Visiting artist Tunde Wey to host food truck, discuss equity, race, privilege through food
ANN ARBOR—This month, the University of Michigan Stamps School of Art & Design will host Witt Visiting Artist Tunde Wey.
Recently, the Nigerian-born chef and writer has received national press for Saartj, his lunch counter in New Orleans where white patrons were requested to pay $30 per plate and people of color were charged $12 per plate. Participants of color could “opt-in” to receive the profit redistribution.
The project was a way to explore and call attention to racial wealth disparity. Data collected during the project revealed the power of social pressure to reframe conversations about equity and race.
“Food spaces embody the sort of structural inequalities that exist in the larger community and they also contribute to those inequities as well, so it’s incumbent on folks, on all of us, to address the injustices that we see in all the spaces that they exist,” said Wey in a recent interview with GQ Magazine.
Rebekah Modrak, associate professor at the Stamps School, is hosting Wey for his Ann Arbor visit as a Roman J. Witt Visiting Artist.
“My connection with Tunde came from a mutual interest in revealing how consumptive acts are complicit in larger systems of racism and gentrification,” Modrak said. “I reached out to him after launching Rethink Shinola and reading his article in CityLab about food and gentrification. We started talking about doing something together.
“But the community involvement of this project is new for me, as is the food. So while I’m a co-instigator who’s doing the groundwork for all the Ann Arbor events, I understand my role as being in a position of learning.”
While this is Wey’s first project with U-M, he is no stranger to the region. At 16, Wey came to Detroit to study and went on to co-own Hamtramck’s Revolver, a permanent pop-up space featuring rotating guest chefs. He is now based in New Orleans.
Modrak will moderate a conversation with Tunde about his work as a chef, his decision to use food as provocation, the possibility of transforming consumptive acts through dinners and pop-up restaurants, discriminatory development, racial wealth disparity, and the importance of self-determination in affecting the outcomes of your life and community. It will take place 7-9 p.m. April 20 at the Ann Arbor District Library, 343 S. Fifth Ave.
Wey’s campus visit continues the next week, when he’ll create a public dinnertime food truck dining experience April 24-25 at the U-M Ginsberg Center at the corner of E. University and Hill streets.
The food truck will appear at Argus Farm Stop, 325 W. Liberty St., Ann Arbor, April 26-27. Hours of operation are 5-8 p.m. These dining spaces will aim to use food as a way to explore the ways in which racial disparities, equity and privilege play out locally.
As part of his research and engagement, Wey will serve as chef and moderator at a private dinner organized by the Community Action Network for staff and residents of three Ann Arbor housing communities: Green-Baxter Court, Bryant Community and Hikone.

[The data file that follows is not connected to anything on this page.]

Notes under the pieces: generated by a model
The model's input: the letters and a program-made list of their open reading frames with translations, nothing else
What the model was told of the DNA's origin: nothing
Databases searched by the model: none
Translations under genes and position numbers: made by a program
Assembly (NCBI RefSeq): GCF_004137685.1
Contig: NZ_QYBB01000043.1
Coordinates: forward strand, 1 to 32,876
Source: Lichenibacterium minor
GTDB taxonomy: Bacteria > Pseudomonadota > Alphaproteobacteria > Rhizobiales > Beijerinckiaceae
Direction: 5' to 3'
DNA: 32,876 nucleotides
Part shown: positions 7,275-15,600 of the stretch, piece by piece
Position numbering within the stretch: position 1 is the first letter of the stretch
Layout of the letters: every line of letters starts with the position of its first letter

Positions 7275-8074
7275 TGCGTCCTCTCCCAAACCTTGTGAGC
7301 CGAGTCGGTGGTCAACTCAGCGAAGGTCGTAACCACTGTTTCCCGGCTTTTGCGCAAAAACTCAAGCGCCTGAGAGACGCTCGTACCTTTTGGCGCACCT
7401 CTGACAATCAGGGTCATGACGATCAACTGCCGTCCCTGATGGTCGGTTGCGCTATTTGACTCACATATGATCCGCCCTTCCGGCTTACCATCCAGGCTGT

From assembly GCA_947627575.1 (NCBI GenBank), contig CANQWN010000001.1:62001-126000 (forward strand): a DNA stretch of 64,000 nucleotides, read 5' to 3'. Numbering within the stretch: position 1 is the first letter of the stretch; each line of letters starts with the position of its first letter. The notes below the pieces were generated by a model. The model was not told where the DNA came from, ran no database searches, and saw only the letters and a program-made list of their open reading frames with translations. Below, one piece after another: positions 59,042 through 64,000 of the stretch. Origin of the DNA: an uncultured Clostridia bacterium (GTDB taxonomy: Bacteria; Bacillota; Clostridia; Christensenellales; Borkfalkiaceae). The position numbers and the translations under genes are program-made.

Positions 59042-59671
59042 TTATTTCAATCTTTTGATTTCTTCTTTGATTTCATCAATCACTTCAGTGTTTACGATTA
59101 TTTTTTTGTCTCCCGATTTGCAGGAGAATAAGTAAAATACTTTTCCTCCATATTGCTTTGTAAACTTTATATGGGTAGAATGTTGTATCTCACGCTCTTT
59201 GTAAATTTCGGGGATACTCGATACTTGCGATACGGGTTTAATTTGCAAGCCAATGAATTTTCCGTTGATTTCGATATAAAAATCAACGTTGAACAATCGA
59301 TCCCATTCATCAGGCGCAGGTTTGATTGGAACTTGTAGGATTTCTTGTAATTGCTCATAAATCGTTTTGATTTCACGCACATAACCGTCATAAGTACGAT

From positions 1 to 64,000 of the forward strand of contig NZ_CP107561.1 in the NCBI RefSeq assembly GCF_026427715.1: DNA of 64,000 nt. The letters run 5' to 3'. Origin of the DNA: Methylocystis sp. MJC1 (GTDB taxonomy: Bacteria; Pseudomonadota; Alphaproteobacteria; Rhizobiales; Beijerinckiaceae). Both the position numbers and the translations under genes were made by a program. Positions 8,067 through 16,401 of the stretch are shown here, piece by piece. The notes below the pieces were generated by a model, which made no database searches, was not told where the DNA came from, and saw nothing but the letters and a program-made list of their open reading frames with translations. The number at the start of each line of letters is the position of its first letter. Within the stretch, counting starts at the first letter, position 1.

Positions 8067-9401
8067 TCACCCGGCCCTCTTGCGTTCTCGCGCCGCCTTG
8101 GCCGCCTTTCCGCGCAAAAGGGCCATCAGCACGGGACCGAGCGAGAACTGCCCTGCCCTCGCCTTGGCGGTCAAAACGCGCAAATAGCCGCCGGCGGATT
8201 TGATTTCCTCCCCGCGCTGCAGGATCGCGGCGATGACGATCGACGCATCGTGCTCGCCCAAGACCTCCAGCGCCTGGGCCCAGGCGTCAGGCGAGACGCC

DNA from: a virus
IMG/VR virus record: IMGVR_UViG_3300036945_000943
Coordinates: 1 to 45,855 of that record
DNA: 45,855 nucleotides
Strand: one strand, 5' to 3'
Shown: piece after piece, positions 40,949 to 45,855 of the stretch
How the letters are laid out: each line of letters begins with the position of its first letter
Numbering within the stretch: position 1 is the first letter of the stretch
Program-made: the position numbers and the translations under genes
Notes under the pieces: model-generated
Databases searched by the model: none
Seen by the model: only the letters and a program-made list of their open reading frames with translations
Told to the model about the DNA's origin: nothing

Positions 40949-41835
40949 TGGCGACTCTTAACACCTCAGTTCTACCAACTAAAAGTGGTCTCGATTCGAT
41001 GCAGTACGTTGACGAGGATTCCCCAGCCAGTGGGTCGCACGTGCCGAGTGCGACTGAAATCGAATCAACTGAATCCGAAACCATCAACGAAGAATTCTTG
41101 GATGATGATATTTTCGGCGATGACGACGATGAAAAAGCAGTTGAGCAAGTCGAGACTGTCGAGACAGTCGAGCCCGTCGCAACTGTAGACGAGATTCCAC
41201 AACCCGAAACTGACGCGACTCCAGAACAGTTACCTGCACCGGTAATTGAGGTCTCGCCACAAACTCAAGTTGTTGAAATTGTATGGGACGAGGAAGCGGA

Another dinner at Jefferson Market will bring together planning members of the Ann Arbor African American Downtown Festival, Peace Neighborhood Center, a city councilman and others with university participants from the National Center for Institutional Diversity, Black Student Union and Stamps School. They will discuss questions of inclusion and equity on campus and those in the surrounding communities.
Conversation from these two dinners will be used to co-design the Ann Arbor food truck and pop-up dinner services; explore systems of exploitative power, censure and resistance; and develop a third event with Wey in Ann Arbor.
To close his U-M visit, Wey will return to Hamtramck to create “Saartj Hamtramck,” a restaurant pop-up inside the community space Bank Suey, April 29-May 5. Saartj Hamtramck will highlight work being done in Detroit by Malik Yakini of the Detroit Black Community Food Security Network and Devita Davison of FoodLab. These nonprofit advocacy organizations employ food as a tool for community-based developments that aim to improve outcomes for Detroiters, namely African-Americans.
For Modrak, Wey’s approach paves the way for critical discussions around racial wealth disparity, discriminatory development, economic and social agency, and the ways that consumptive acts evidence status and privilege.
And for Wey, he said he’s “looking to shift how we understand development so that it’s not solely concerned with profit and scale, but with individuals and with the social integrity and social fabric of the community.”
Wey’s visit is co-sponsored by the Stamps School of Art & Design; U-M Office of Diversity, Equity & Inclusion; Ginsberg Center for Community Service and Learning; College of Literature, Science, and the Arts; U-M’s Vice Provost for Global Engagement and Interdisciplinary Academic Affairs; Institute for the Humanities; Ann Arbor District Library; Argus Farm Stop; Jefferson Market; Zingerman’s; and Ann Arbor Street Art Fair, The Original.